An overview of recent coronavirus-related legislation
In the last few months, there has been a flurry of activity in Congress and from the Internal Revenue Service (IRS) that could impact your tax planning and retirement accounts.
On March 18, 2020, Congress passed the Families First Coronavirus Response Act (Families First Act). This activity was followed by the Coronavirus Aid, Relief, and Economic Security Act (CARES Act), the third phase of the legislative response to the coronavirus pandemic enacted on March 27, 2020. Since then, the IRS has issued a series of Notices, including Notices 2020-18, 2020-23, 2020-50 and 2020-51 providing a variety of extensions and guidance related to the CARES Act. This article summarizes the tax relief provisions and IRS deadline extensions—and what they could mean to you.
The package of legislation and recent IRS notices contains measures impacting all sorts of businesses and personal finance concerns. This article only addresses the personal federal tax and retirement account aspects and does not cover the other provisions included in the CARES Act, nor state-specific relief that may have also been issued. As always, please consult your tax advisor if you have questions about the CARES Act, IRS deadline extensions, and state-specific relief in terms of how they may impact your specific situation.
Here are eight of the principal changes that may affect you:
- 2019 federal income tax filing and payment deadlines
The statutory due date for filing Form 1040 was extended from April 15, 2020 to July 15, 2020. In addition, taxpayers who owe taxes will not have penalties and interest assessed, if the payment was received by July 15, 2020. Please refer to the IRS FAQ page for more information on the IRS deadline extensions.
Bottom line: Taxpayers have until July 15, 2020 to file 2019 Form 1040 and provide payments due for that tax return.
- Recovery rebates for individuals
A rebate was authorized for qualified individuals. The rebate amount is equal to $1,200 ($2,400 for married filing joint taxpayers). In addition, individuals who have qualifying child dependents can increase their credit amount by $500 for each child.
The rebate amount begins to phase out for individuals whose 2019 adjusted gross income exceeded $75,000. For married filing joint taxpayers, the phaseout begins when adjusted gross income exceeds $150,000; for head of household taxpayers, the phaseout amount is $112,500. Moreover, individuals who are not US persons for tax purposes, those who do not have a US tax identification number (SSN), and those who can be claimed as dependents by someone else are not eligible to receive the rebate. The law also excludes an estate or trust from receiving the rebate.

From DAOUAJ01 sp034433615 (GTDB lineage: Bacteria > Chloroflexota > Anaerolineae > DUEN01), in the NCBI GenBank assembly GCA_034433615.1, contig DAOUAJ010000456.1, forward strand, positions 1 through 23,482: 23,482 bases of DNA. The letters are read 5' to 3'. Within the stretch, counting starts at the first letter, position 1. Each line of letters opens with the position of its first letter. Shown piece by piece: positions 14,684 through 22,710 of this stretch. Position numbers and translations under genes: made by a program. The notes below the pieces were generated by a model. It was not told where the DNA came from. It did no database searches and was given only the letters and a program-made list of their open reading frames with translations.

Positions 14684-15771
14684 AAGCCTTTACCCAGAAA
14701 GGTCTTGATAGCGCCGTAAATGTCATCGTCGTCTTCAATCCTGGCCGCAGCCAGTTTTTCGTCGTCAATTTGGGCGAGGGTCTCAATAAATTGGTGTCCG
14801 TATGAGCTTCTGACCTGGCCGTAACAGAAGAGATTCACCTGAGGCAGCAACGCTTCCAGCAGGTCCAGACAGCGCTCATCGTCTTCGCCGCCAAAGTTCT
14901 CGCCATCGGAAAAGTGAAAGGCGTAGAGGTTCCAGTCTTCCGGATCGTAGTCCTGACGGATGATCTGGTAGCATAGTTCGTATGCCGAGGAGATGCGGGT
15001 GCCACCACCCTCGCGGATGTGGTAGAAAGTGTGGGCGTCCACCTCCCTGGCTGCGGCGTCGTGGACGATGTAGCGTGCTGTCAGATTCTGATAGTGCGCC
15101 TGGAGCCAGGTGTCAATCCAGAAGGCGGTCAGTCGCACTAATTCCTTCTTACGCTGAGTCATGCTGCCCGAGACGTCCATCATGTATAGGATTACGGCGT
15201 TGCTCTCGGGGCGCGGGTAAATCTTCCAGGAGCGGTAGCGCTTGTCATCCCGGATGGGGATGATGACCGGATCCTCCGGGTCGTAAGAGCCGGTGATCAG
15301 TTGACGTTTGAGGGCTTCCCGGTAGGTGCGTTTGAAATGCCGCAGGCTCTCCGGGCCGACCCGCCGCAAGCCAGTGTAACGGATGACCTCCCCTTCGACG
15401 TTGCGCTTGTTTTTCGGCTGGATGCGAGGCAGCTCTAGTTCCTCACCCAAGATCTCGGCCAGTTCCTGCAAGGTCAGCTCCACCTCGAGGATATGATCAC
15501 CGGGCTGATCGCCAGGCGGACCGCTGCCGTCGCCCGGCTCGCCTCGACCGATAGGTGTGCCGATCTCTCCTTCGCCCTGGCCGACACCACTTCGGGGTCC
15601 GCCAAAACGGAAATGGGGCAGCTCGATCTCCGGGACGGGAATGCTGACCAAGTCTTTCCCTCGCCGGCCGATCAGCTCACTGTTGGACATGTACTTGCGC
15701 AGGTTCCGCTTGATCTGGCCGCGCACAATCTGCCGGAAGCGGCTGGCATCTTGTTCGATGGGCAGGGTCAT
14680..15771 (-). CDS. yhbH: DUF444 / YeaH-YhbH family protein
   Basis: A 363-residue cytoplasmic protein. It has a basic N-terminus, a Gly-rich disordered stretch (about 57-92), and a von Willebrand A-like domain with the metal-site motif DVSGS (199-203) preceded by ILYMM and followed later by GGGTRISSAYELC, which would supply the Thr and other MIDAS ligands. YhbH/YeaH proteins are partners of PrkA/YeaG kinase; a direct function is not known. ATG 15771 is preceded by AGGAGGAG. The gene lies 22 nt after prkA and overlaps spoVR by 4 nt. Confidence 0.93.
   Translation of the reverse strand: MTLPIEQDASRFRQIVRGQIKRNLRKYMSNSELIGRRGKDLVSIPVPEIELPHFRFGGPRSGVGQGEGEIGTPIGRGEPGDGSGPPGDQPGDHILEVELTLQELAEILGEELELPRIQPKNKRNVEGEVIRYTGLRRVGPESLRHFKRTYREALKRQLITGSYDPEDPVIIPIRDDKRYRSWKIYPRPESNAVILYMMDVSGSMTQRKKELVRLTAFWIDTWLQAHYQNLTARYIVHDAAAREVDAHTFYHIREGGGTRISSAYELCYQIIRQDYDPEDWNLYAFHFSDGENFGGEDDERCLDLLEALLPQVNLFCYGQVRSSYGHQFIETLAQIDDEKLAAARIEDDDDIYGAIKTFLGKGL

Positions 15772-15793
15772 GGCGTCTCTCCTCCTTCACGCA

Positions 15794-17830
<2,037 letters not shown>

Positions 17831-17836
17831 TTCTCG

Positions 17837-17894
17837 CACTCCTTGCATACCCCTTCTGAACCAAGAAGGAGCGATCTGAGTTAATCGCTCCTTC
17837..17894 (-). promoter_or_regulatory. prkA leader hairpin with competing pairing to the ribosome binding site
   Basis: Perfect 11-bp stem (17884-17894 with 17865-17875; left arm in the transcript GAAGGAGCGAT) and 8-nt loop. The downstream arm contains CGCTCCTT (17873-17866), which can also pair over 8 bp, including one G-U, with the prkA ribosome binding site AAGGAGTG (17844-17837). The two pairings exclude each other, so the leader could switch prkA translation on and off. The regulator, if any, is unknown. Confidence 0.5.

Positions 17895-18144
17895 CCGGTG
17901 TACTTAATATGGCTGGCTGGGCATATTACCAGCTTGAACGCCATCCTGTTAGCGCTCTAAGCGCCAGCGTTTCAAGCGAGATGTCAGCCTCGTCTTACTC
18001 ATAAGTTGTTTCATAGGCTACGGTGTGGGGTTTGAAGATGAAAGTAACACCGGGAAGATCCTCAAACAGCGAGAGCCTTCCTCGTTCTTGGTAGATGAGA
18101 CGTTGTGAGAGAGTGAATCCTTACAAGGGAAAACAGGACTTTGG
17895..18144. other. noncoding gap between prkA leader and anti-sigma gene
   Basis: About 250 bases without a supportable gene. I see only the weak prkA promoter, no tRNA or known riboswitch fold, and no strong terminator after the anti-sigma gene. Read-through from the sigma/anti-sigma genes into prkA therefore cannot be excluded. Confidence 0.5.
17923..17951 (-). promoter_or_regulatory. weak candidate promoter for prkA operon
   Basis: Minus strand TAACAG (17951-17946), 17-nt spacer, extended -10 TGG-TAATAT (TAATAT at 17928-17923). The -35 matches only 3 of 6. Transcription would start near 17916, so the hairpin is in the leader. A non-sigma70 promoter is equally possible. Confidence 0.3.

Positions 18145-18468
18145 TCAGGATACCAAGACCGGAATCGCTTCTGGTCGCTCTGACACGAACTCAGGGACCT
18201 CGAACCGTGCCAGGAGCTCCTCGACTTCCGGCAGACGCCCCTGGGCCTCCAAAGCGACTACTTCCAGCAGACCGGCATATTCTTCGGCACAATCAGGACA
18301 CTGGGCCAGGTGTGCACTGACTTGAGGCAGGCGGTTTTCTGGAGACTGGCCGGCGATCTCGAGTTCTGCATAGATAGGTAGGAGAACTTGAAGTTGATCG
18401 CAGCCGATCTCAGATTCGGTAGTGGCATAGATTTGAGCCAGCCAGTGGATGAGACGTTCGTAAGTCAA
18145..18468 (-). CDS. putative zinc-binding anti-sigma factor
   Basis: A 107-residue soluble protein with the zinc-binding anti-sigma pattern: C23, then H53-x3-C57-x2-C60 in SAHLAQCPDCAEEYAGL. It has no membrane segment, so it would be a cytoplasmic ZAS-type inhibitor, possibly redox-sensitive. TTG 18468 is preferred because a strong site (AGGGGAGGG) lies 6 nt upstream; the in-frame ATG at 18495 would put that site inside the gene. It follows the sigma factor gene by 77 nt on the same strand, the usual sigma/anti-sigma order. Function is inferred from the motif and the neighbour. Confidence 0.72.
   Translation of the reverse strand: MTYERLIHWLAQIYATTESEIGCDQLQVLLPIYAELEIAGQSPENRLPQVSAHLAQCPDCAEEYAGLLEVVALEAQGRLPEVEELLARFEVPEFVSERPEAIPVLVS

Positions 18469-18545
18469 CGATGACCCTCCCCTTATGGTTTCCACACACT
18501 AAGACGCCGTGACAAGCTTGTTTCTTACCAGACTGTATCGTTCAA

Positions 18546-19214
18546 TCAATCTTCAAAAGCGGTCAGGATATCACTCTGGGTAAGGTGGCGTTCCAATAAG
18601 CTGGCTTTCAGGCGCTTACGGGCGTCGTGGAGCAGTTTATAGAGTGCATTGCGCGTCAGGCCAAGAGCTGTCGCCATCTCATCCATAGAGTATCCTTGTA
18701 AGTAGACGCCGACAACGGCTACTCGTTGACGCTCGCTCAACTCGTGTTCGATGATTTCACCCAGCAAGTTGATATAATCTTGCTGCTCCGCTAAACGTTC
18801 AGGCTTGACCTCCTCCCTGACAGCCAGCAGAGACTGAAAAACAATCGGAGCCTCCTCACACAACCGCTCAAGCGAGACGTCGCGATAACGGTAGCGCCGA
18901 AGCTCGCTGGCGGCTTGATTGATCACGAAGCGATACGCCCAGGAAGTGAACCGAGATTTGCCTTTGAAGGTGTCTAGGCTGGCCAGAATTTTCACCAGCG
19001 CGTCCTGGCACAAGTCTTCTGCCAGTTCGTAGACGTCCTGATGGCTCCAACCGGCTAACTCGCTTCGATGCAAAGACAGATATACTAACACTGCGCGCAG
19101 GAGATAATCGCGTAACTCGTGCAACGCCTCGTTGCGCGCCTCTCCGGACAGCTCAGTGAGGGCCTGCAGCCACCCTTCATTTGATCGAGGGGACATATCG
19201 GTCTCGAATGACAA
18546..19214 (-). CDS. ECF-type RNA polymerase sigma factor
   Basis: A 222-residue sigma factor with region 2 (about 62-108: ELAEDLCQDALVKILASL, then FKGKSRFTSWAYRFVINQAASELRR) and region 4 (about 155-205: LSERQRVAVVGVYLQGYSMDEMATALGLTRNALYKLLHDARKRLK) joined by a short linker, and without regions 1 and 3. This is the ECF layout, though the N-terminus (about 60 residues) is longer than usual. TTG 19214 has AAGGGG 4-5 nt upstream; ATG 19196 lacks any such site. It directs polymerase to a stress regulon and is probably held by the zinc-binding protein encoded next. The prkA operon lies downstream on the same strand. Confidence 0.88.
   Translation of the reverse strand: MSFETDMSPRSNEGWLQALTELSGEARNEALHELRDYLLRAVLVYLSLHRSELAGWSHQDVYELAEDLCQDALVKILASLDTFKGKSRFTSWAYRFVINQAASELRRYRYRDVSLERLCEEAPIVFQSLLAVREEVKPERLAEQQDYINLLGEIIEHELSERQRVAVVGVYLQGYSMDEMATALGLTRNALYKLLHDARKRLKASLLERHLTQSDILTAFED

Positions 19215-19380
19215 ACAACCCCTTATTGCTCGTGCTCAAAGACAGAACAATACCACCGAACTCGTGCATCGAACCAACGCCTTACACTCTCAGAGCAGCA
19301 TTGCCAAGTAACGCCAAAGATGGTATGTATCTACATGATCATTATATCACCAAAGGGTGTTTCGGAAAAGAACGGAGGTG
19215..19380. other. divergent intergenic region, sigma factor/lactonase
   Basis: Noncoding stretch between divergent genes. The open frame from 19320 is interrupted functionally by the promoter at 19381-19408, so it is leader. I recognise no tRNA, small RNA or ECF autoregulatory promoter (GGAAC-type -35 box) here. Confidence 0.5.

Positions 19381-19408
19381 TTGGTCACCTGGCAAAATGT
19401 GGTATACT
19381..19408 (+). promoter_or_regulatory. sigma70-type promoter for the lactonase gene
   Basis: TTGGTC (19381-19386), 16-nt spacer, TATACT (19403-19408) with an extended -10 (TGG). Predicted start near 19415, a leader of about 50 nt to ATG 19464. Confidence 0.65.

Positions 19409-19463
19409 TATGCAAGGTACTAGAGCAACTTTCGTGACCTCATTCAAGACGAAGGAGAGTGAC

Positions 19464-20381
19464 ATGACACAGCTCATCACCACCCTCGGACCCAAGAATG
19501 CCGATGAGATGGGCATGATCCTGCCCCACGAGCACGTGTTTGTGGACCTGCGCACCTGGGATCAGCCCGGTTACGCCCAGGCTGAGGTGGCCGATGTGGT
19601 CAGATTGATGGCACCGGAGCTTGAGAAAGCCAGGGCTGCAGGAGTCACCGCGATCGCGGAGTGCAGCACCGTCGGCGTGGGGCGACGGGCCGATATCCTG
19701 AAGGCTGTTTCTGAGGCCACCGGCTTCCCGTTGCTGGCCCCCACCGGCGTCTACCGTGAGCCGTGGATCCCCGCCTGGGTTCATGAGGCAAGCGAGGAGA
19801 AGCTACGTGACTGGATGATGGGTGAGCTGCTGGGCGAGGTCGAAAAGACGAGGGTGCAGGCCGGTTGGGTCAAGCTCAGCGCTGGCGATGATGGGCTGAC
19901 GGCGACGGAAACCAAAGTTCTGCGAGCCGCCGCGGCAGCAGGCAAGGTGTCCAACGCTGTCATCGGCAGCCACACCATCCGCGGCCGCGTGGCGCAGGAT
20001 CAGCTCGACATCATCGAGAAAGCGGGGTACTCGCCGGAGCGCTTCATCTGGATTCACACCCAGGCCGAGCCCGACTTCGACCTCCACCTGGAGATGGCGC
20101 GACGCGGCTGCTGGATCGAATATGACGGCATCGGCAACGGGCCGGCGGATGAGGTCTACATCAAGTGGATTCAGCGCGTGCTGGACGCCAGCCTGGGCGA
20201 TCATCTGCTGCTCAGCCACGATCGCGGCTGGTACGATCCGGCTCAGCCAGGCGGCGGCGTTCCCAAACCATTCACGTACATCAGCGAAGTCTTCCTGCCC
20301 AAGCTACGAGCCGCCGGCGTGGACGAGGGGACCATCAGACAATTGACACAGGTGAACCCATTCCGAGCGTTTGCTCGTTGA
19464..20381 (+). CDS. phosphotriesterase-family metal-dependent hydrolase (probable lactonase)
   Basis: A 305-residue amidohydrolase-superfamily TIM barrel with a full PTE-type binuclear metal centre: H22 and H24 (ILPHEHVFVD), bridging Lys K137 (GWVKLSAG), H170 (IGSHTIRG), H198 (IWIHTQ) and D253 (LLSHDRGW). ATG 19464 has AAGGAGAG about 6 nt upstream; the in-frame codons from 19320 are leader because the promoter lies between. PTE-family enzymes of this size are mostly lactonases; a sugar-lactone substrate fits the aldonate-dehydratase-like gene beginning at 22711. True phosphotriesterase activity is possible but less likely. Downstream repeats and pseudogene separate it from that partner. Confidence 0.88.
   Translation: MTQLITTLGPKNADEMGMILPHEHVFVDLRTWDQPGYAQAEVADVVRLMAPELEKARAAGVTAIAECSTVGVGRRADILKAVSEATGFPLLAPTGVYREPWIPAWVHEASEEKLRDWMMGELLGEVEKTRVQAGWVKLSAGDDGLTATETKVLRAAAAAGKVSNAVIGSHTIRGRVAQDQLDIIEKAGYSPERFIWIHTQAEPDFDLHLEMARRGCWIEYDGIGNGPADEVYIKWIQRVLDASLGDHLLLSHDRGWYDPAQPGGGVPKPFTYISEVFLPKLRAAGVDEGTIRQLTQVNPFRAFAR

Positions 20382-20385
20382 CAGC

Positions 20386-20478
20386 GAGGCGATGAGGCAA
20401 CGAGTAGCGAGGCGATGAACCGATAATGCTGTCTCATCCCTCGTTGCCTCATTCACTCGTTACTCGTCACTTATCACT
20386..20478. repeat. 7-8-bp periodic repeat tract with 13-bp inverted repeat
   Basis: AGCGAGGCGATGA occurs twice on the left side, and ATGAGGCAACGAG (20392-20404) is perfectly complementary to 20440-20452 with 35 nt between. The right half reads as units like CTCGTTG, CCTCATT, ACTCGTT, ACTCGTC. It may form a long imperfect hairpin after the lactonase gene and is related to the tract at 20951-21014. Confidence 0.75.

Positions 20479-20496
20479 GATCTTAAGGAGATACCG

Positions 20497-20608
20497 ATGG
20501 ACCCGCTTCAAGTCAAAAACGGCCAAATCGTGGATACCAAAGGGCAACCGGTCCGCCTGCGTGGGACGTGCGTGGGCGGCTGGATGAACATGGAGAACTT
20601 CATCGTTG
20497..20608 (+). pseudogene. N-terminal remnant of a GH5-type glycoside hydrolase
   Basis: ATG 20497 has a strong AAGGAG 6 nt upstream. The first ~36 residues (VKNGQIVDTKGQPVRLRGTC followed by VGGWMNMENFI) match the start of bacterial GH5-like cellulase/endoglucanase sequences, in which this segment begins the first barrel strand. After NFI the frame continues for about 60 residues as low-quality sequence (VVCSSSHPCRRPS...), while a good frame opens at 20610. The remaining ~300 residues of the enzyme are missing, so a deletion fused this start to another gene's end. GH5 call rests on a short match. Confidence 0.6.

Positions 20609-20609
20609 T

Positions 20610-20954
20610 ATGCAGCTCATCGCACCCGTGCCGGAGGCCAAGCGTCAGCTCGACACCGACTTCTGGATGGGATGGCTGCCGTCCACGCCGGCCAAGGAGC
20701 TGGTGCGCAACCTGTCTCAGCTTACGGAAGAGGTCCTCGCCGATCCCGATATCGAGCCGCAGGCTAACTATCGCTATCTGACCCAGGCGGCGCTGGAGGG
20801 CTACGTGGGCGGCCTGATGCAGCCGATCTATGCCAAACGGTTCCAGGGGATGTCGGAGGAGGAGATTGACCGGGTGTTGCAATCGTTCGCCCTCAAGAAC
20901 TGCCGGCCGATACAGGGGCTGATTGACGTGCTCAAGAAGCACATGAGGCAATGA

Bottom line: Qualified individuals within income thresholds will receive a rebate.
- 2019 IRA contributions
The IRS also extended the deadline to make 2019 contributions to eligible IRAs (Traditional, Roth, IRA for Minors, Contributory) from April 15, 2020 to July 15, 2020. Accordingly, customers can make IRA contributions and designate them as 2019 contributions through July 15, 2020.
Bottom line: Customers can make eligible IRA contributions through July 15, 2020 that apply toward the 2019 tax year.
- IRA and Qualified Retirement Plan (QRP) distributions
Distributions of up to $100,000 from IRAs or other qualified retirement plans, such as 401ks, are available for individuals who are diagnosed with the virus SARS-CoV-2 or with coronavirus disease 2019 (referred to collectively as COVID-19)—or those with a spouse or dependent who is diagnosed with COVID-19, as well as those with one or more of the following adverse financial impacts from COVID-19:
- Quarantine, furlough, layoff, or a reduction in work hours
- Unable to work due to lack of childcare
- Closing or reducing hours of your business
- Reduced pay or self-employment income
- Rescinded job offer or delayed job start date